Pure greed and nastiness – boycott Cadburys, and be Meaningful

Sometimes one reads stories that seem so ridiculous one has to check the calendar to make sure it is not 1 April.

A case in point is the recent news that the confectionery giant Cadburys has forced a small UK chocolate company to remove the colour purple from the packaging of its Christmas chocolate range. Why? Because Cadburys has claimed rights to the colour purple.

I  kid you not.

The Meaningful Chocolate Company is a small UK confectioner which adheres to Fairtrade principles. Its range of chocolate Christmas decorations includes pictures of the Holy Family, and the boxes contain extra material on the true story of Christmas. Chocolate that puts Christ back into Christmas – what a threat that must pose to Cadburys. Their unilateral claim to a colour is breathtaking in its hubris – imperialism lives still. The small company has bowed to the legal threat and adopted a “warm red” for their packaging.

Cadburys’ actions should disturb us. Purple, all other secular issues aside, is the Christian colour for Advent, the season of preparation for Christmas, and for Lent, the season preparing for Easter. It is the colour of repentance. It is the colour of bishops. Will Cadburys seek to force the Church either to abandon the colour purple, or pay royalties for its use? Cadburys is now part of the Kraft multinational conglomerate, but was founded by Quakers. What a betrayal of the company’s heritage! The Meaningful Chocolate Company seems to be far more faithful to Cadburys’ heritage than the modern incarnation of that company itself. And to add insult to injury, another multinational confectionery giant, Nestlé, uses purple in its packaging but there has been no mention of Cadburys firing a legal shot across its bows. So it seems Cadburys are being bullies, pure and simple.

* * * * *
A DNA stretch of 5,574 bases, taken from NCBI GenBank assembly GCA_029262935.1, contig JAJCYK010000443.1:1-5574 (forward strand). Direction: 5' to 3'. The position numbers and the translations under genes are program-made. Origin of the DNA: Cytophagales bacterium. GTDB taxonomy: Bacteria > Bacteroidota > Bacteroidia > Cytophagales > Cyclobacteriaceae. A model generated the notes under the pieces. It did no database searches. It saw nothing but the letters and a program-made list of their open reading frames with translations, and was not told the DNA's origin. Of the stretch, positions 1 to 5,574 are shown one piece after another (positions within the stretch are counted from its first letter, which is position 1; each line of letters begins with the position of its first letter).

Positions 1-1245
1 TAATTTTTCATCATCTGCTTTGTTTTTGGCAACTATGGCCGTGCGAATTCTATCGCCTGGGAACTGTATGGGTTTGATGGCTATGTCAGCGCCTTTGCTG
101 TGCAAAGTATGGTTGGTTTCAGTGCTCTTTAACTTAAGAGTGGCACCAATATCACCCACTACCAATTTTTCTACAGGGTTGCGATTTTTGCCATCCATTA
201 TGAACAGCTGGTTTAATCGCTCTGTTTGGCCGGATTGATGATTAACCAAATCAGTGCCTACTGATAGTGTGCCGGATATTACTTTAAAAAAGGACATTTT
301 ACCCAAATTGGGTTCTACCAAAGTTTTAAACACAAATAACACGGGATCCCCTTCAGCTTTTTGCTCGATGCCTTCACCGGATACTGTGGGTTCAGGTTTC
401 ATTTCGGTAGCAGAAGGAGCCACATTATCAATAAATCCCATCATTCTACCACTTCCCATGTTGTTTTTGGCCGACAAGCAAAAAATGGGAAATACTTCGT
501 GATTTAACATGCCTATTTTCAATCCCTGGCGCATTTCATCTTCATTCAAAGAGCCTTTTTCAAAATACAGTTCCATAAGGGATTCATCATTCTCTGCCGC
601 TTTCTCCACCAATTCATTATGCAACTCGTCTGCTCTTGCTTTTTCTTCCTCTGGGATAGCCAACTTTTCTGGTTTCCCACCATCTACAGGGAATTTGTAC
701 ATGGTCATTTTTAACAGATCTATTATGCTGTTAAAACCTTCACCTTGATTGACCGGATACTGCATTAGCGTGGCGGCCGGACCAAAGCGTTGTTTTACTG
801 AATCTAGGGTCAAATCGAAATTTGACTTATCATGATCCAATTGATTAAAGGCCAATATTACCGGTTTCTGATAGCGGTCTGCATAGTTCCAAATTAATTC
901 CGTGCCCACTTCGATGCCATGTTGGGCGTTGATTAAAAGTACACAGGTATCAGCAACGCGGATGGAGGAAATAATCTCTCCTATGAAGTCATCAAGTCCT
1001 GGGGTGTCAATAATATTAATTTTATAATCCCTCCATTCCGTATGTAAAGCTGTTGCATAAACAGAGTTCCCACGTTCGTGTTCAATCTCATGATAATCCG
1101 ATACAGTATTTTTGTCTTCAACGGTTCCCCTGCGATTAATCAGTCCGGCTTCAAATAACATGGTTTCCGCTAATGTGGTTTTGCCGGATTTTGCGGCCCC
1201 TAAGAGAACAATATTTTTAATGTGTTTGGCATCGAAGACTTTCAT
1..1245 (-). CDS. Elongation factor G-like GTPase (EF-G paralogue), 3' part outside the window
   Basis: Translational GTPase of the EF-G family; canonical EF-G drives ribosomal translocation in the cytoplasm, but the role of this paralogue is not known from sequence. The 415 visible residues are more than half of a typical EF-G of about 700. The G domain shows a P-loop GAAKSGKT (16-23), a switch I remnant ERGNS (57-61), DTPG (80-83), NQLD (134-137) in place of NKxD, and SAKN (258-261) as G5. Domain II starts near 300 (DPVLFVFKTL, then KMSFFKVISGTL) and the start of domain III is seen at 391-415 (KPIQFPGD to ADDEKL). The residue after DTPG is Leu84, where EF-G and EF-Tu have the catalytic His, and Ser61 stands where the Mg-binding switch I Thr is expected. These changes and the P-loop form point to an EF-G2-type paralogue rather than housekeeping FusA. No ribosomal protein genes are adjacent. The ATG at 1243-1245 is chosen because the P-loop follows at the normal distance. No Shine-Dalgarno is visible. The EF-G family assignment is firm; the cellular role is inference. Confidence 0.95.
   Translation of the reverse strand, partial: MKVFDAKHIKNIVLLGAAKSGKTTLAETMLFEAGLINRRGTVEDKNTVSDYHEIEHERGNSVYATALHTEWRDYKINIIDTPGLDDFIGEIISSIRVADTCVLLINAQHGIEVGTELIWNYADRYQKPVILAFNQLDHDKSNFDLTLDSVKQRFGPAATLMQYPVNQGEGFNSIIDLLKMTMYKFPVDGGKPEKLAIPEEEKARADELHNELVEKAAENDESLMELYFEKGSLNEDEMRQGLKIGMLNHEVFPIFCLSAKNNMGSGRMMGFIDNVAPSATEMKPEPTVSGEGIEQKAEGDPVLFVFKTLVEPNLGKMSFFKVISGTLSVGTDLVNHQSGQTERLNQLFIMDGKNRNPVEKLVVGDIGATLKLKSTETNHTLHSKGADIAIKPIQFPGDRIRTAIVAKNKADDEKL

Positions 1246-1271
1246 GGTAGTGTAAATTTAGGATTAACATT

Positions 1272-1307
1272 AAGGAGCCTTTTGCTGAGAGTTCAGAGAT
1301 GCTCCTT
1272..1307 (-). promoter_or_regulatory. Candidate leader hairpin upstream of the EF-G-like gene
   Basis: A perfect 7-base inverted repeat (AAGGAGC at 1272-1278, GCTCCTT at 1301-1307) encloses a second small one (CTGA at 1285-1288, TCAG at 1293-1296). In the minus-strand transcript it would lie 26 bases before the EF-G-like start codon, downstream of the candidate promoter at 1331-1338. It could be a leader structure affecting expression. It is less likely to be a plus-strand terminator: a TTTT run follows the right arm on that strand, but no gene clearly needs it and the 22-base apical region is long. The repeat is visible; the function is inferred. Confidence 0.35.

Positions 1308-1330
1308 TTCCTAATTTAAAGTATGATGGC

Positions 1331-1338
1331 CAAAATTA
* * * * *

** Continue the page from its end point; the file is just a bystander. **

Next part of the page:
One does not want to get too political, but there is here a subtle attack on Christianity as well as an attack on free trade, fair trade and common sense, and it should not be ignored.

So, boycott Cadburys till they come to their senses. Spread the word! Wear purple this advent and dare Cadburys to sue you for royalties. And buy chocolate Christmas decorations from the (fairtrade) Meaningful Chocolate Company – what a good idea it is. In their boxes you can find the story of Christmas and Christmas activity sets for the kids.

Chocolate that acknowledges Christ. Sounds like the perfect accompaniment to this Christmas, which falls in the midst of the Year of Faith and the launching in earnest of the New Evangelization. Maybe it can be the official chocolate for the New Evangelization?

7 thoughts on “Pure greed and nastiness – boycott Cadburys, and be Meaningful

  1. A better reason to boycott both Nestle and Cadbury – they both test on cells of aborted fetuses.

    To be precise they get a company called Senomyx to test it for them in this way.

    Like

    1. I had no idea. This being true then indeed these companies should not get a Catholic penny at all. Nor any penny for that matter. How more invidious can evil get than to hide behind confectionery beloved of kids? Sad.

      Pax.

      Like

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